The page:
There was much more in the exhibition, and I am sure that others with different interests would have highlighted a different selection of works. Many of the works speak to more recent preoccupations of artists, yet often deriving from very different histories or concerns. Yet for any lover of painting, there should be something to give food for thought.

Wednesday, 23 October 2013

Sekigahara - the question of Musashi's role in the decisive battle

Musashi and Matahachi stagger off the field of Sekigahara
– as the movies saw it.














October 21st 1600 saw one of the most decisive battles of Japan's history – Sekigahara.

This was where Tokugawa Ieyasu and his combined forces faced the so-called Western Alliance under Ishida Mitsunari. It was touch and go at first, but some well-timed treachery on th epart of one of Mitsunari's allies handed Ieyasu the victory, allowinghim to consolidate and extend his control across the whole country and ushering in the Tokugawa era, which was to last for more than 260 years.

This battle forms an important part of the story of Miyamoto Musashi as told in numerous novels, films, TV series and serious accounts of his life, telling how, as a young man, he fought at Sekigahara, survived the hunting down of the defeated forces (it is always assumed he was fighting on the side of Ishida Mitsunari) and went on to fame and fortune.

However, there is some doubt as to how accurate this version of events might be. As more of the sources for the story of Musashi become available in English (and the story is researched more thoroughly in Japanese), there is serious cause for questioning the veracity of this story. Although Musashi did, indeed, fight during the time of the Sekigahara campaign, it seems most likely that it was in the fighting that occurred in Kyushu at the same time.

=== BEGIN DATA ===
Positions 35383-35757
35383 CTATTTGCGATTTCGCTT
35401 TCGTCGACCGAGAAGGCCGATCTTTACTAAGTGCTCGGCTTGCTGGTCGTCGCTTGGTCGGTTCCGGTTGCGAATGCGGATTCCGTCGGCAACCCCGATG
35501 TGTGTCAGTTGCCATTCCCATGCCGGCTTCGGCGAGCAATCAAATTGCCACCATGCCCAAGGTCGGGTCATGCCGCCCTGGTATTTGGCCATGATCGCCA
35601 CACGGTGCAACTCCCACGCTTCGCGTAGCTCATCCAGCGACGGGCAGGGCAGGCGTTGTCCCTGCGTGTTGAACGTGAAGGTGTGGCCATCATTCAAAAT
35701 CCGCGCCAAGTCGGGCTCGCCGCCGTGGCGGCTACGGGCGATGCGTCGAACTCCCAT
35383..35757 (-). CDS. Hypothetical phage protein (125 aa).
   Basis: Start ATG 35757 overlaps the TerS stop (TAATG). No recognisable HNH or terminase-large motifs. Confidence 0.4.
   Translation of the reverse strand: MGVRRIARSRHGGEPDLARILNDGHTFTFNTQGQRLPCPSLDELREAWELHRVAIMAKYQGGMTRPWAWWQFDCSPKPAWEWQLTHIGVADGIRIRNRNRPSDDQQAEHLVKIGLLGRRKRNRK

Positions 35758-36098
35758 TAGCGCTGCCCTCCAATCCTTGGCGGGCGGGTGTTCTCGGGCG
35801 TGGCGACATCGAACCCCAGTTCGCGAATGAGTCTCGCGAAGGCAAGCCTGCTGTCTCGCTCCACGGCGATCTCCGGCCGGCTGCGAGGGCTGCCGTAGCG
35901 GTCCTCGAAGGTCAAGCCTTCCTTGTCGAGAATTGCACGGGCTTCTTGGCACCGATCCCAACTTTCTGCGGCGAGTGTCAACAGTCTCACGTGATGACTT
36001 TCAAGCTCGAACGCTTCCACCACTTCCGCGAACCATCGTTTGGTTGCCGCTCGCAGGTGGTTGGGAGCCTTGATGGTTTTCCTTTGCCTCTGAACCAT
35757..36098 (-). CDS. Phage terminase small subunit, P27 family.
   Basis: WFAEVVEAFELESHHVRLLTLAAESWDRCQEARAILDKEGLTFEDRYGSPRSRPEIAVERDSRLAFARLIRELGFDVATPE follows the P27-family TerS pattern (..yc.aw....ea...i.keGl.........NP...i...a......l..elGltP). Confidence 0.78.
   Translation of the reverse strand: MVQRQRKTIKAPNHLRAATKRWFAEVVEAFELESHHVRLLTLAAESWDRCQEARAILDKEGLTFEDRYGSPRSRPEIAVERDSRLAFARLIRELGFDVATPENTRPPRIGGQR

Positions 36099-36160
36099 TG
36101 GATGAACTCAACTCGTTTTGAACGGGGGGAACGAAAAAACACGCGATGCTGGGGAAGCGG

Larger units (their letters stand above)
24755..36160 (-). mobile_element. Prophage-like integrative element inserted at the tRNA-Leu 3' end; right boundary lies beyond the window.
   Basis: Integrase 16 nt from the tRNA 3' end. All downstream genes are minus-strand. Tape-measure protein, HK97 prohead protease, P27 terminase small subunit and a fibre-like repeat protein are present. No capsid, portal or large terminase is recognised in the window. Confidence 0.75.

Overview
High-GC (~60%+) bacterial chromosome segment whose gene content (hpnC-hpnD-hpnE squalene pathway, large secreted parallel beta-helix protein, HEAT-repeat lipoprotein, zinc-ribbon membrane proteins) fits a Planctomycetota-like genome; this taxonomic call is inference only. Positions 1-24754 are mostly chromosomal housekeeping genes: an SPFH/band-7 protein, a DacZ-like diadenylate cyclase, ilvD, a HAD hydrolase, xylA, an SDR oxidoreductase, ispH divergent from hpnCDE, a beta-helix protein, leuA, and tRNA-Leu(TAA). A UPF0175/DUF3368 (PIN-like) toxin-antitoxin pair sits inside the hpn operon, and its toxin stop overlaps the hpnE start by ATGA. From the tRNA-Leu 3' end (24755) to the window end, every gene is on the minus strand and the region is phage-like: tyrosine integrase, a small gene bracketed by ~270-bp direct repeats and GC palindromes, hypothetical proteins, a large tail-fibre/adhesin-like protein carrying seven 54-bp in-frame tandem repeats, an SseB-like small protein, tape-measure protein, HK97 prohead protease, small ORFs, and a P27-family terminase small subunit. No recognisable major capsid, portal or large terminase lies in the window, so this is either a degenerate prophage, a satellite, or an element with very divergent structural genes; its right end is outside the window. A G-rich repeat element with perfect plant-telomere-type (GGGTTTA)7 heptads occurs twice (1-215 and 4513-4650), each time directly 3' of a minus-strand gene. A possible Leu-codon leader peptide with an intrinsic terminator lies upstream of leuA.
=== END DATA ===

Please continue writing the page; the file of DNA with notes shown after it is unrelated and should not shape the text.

The Kokura Hibun
The evidence is, at the very least, contradictory. Although the story is so familiar, it is hard to know where it comes from. The Kokura Hibun (1654), the monument raised by Musashi's adopted son, Iori, does not specifically mention either location, merely stating that that 'During the plot of Toyotomi's treacherous vassal, Ishida Jibu-no-sho..... (Musashi) was renowned for his valour and skill with the sword.' – in fact, the lack of specificity in this instance has caused assumption that he fought on the side of the rebels, though there is no evidence to support this supposition.

The Honcho Bugei Shoden (1716) does mention he fought at Sekigahara, but there is no mention of the source for this information. (Hinatsu Shigetaka, who compiled this fascinating collection of tales of bugeisha, seemed to have collected and collated everything he could find about his subjects, but where this information comes from is unclear. He quotes the Kokura Hibun, and it is possible that he made the assumption that Musashi fought at Sekigahara based on this. It seems likely that the Sekigahara Campaign, being much more important than the one in Kyushu, was the first one that anyone would think of in this regard; it may also be that the Kokura Hibun purposely allows the reader to think of Sekigahara, as that would confer greater esteem on Musashi (as if he needed it).  Of the other main sources, the Bukoden (1755) and the Bushu Denraiki (1727), the Bukoden mentions the battle, but does not specifically place Musashi at the battle, whereas the Bushu Denraiki gives specific details of the Musashi's involvement, but places him firmly in the Kyushu campaign. The Nitenki, which was written a few years after the Bukoden (1776 in fact) and largely based on it, does place him at Sekigahara, but once again, there seems to have been no hard evidence for this. It was the version in the Nitenki that Yoshikawa Eiji relied on in writing his epic work, and the majority of subsequent versions follow him to a lesser or greater degree.